|Mushrooms growing in the cracks in our concrete pathway, late November 2011.|
I love these photos not simply because I love looking at pictures of mushrooms (although I do.) I love them because I am fascinated with the many varieties of mushrooms that thrive and die in our backyard. There's always something exciting about going to the backyard and discovering a new and unknown variety of mushroom growing there. This feeling is much like watching a black and white print develop in the chemistry. As many times as I've printed photographs from a negative, the moment that the image first appears in the developer tray is always exciting. It's a moment of promise and of excitement that doesn't last long. Most often, this feeling drains away as I realize that the photograph has faults that can only be corrected by reprinting. In the backyard mushroom watch, this feeling rarely lasts more than a day or two as the mushroom crop is killed off by a heat wave or the stomping feet of an exuberant toddler too fast to deter from a mission of destruction.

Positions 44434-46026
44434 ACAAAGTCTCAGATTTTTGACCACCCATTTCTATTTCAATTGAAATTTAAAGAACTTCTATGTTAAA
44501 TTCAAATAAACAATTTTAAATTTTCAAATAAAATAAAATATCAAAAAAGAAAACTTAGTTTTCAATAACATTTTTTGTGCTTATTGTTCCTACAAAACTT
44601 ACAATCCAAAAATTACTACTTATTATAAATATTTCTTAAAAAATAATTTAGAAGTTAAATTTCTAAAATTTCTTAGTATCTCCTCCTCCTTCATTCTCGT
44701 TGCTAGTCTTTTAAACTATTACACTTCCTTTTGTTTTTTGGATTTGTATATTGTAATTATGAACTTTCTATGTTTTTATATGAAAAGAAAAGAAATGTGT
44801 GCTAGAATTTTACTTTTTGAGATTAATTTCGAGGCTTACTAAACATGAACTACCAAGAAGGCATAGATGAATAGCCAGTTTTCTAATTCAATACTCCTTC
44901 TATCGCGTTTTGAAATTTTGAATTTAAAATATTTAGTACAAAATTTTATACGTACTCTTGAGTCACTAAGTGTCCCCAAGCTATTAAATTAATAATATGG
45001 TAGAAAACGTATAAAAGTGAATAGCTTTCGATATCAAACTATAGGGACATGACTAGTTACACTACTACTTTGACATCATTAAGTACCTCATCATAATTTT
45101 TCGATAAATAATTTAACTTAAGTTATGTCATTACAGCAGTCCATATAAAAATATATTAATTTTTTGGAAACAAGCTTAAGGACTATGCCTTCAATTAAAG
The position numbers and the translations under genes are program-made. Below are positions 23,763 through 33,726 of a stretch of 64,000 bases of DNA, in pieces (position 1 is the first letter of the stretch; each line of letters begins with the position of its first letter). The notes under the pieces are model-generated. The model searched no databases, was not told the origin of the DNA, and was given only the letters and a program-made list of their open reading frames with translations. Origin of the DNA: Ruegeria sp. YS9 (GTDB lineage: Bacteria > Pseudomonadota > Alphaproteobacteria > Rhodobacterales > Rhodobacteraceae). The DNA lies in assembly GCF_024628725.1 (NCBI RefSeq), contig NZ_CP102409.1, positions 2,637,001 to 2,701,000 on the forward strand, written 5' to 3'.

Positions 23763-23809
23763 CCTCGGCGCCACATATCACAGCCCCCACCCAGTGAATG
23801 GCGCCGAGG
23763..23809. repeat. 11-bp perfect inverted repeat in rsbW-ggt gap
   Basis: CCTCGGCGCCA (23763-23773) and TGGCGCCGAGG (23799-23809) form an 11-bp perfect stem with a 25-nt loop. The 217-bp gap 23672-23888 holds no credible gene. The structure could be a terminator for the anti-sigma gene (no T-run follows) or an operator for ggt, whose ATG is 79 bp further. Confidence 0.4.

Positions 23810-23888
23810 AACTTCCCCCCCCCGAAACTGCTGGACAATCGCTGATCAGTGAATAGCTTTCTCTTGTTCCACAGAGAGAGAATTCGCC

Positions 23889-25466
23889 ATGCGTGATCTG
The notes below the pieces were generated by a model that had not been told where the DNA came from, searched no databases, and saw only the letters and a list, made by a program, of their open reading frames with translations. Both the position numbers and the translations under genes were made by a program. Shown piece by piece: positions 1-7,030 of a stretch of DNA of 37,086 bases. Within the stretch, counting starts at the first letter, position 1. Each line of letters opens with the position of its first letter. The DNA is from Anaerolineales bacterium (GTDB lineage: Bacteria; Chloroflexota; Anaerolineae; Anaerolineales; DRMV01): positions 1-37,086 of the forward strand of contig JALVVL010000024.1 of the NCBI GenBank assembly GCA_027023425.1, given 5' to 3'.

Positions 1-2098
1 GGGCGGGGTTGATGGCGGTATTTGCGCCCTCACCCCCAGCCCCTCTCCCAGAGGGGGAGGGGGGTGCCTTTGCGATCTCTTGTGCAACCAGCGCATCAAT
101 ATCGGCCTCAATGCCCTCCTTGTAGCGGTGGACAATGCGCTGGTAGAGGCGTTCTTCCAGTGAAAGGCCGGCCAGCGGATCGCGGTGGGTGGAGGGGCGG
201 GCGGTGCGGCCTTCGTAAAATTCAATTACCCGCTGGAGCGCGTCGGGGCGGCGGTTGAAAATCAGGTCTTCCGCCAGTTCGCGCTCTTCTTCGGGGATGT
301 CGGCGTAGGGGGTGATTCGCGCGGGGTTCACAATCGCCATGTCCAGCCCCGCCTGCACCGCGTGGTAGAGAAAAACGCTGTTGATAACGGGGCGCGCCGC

|Phallus Impudicus, 2011.|
|Mushrooms growing in my backyard, late November 2011.|
Mushroom hunting embodies a number of qualities I find appealing-- the excitement of a quest and a great reward that comes with a threat of death that can only be overcome with confidence and certain knowledge. I don't know what it says about me that I don't possess any of these qualities, at least not in relation to mushroom hunting. Perhaps it is the fact that I lack them so completely that I find the idea of mushroom hunting appealing. Or maybe I just read too much.